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Model Maker

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Synonyms: Patternmaker; model builder; modeller

Job profile

Definition and/or description

DEF12

Constructs scale models of objects or situations. Builds and moulds models, using clay, metal, wood, plastics, rubber or other materials, depending on industry for which model is constructed. Uses experience, skills and special knowledge to understand the customer’s requirements expressed in documents, drawings, sketches, etc.; selects appropriate methods, tools and technological processes; designs and manufactures the model; verifies its correspondence to the requirements and specifications. May make frames, showcases, etc. for models and glaze them. May disassemble or otherwise utilize models that are no longer usable. May repair or modify existing models. May test, demonstrate and operate model at the place of manufacture or at the customer’s premises. May instruct others how to use model.

Related and specific occupations

RELOCC7

Model maker or patternmaker designated according to industry (e.g., model maker (aut. mfg.), model maker (jewellery-silver), model maker (pottery and porcelain)), to principal material used (e.g., model maker (wood), model maker (sheet-metal)) or to specific class of products (relief-map modeller, model maker (house appliances), etc.) (DOT).

Tasks

TASK7

Abrading; adjusting; aligning; analysing; applying; ascertaining; assembling; blueprinting; bolting; bonding; boring; brazing; brushing; building; carving; casting; checking; chiselling; clamping; cleaning; coating; conferring; connecting; constructing; consulting; correcting; covering; cutting; deburring; demonstrating; designing; determining; disassembling; disconnecting; dismantling; drawing; drilling; estimating; examining; fabricating; fastening; filing; filling; finishing; fitting; forming; framing; glazing; grinding; gluing; hammering; hand-finishing; indicating; inspecting; installing; instructing; interpreting (drawings, etc.); joining; lacquering; laying out; lifting; machining; maintaining; making; manufacturing; marking; measuring; melting; mending; milling; mixing; modifying; moulding; moving; painting; performing; placing; planing; planning; polishing; positioning; pouring; preparing; pressing; producing; pulling; punching; pushing; reading (specifications, etc.); reassembling; recasting; repairing; replacing; removing; riveting; sanding; scraping; screwing; scribing; selecting; servicing; setting-up; shaping; sharpening; shaving; sketching; smoothing; soldering; spreading; studying; testing; transporting; trimming; tuning; using; utilizing; verifying; waxing; welding; wiring.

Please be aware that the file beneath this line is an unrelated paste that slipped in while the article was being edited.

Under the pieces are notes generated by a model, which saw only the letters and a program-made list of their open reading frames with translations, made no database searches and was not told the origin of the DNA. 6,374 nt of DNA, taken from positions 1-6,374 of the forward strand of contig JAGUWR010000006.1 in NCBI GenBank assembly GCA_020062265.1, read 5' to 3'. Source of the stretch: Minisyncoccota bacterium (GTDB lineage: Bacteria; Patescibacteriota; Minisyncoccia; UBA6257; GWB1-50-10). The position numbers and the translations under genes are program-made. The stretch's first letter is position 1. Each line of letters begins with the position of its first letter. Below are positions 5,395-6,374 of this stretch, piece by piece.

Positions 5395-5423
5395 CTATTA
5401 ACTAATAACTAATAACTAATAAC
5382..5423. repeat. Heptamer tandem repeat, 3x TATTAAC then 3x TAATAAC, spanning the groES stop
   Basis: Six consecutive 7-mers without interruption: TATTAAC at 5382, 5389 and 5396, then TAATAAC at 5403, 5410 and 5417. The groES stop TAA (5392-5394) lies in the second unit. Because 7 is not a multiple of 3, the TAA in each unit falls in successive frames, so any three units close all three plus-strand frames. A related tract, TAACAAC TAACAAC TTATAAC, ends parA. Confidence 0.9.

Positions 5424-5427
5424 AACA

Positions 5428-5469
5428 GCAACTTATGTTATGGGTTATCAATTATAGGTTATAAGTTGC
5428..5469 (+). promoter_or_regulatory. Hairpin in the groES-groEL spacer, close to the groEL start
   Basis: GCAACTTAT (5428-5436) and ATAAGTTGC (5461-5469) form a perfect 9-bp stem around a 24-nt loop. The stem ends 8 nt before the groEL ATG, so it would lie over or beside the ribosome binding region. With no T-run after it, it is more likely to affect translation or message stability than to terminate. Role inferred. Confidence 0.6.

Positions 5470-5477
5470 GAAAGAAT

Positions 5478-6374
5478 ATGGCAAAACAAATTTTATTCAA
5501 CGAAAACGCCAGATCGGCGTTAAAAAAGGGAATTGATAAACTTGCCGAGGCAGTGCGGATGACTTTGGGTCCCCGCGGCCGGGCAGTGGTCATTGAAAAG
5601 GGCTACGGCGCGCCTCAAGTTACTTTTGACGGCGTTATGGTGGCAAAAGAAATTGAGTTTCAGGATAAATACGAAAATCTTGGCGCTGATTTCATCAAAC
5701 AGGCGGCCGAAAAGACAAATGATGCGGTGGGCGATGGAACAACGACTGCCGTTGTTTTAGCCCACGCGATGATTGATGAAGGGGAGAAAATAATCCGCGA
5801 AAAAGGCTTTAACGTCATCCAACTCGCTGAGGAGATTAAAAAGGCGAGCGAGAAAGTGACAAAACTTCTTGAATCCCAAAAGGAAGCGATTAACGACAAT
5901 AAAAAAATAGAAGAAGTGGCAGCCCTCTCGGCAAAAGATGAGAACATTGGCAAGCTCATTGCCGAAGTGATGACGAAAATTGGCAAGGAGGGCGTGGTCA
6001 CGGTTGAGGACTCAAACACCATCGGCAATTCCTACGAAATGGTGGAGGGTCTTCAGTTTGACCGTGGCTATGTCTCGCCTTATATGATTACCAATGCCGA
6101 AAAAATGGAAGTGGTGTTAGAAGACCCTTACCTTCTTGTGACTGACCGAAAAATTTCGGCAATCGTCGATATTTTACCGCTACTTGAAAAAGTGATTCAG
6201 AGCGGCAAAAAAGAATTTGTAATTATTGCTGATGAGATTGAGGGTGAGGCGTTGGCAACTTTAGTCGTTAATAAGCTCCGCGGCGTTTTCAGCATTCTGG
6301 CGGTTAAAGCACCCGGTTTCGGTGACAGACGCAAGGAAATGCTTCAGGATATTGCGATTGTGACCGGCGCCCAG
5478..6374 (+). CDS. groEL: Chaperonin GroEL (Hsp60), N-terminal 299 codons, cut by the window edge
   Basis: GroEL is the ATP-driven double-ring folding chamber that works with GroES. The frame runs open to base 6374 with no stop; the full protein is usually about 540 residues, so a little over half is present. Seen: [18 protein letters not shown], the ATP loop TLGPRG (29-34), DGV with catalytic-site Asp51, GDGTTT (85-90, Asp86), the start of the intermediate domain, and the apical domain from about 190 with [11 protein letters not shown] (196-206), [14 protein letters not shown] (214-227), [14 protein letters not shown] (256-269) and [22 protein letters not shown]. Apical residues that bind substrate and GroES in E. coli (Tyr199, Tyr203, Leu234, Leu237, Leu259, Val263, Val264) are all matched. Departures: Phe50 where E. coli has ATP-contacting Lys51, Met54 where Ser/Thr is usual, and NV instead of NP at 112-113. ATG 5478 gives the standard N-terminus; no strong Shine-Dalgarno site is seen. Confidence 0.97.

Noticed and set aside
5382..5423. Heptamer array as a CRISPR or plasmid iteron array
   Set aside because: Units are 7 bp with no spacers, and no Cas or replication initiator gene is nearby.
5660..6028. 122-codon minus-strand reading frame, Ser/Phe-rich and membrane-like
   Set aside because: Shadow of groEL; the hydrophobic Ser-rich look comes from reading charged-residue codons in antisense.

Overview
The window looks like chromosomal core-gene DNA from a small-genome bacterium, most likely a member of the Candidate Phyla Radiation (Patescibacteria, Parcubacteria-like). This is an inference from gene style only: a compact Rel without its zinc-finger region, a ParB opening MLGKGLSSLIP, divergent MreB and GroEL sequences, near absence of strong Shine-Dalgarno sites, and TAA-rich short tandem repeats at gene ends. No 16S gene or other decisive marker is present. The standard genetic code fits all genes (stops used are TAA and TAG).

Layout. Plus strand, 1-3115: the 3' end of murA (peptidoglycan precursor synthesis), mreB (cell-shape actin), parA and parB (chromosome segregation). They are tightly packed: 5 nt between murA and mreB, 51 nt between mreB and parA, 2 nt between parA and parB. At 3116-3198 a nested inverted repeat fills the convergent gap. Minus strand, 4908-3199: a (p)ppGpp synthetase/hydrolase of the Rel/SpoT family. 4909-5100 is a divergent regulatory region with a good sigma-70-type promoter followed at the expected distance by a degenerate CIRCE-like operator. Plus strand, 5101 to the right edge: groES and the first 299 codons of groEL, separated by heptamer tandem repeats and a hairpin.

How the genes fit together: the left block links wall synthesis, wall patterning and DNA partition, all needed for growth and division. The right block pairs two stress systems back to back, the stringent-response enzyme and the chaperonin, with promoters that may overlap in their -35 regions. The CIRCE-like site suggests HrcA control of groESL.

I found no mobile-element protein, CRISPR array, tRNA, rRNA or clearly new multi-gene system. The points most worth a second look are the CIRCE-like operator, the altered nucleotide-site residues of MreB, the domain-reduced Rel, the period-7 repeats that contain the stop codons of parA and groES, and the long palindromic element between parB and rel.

Hazards

Accident hazards

ACCHA1

– Injuries during work with machining equipment, such as lathes, drills, discs, shapers and various cutting and hand tools (e.g. cutters, wrenches, screwdrivers, chisels, etc.);

– Stabs and cuts caused by knives, sharp objects, hand tools, banging on metal pieces, etc.;

– Slips, trips and falls, especially when moving raw materials and completed heavy models;

– Falls on level surfaces, especially on wet, slippery and greasy floors;

– Crushing of toes as a result of falls of heavy objects on feet;

– Burns and scorches as a result of contact with hot materials or heated tools; soldering, brazing and welding operations, etc.;

– Eye injuries from splinters and flying objects during grinding, machining, abrading, polishing, boring and similar operations; as a result of splashes of corrosive and reactive chemicals, etc.;

– Fires and explosions caused by flammable and explosive substances (e.g., solvents) or by flames originating from flame and arc cutting and welding operations, etc;

– Electric shocks caused by contact with defective electric and electromechanical equipment.

Physical hazards

PHYSIC14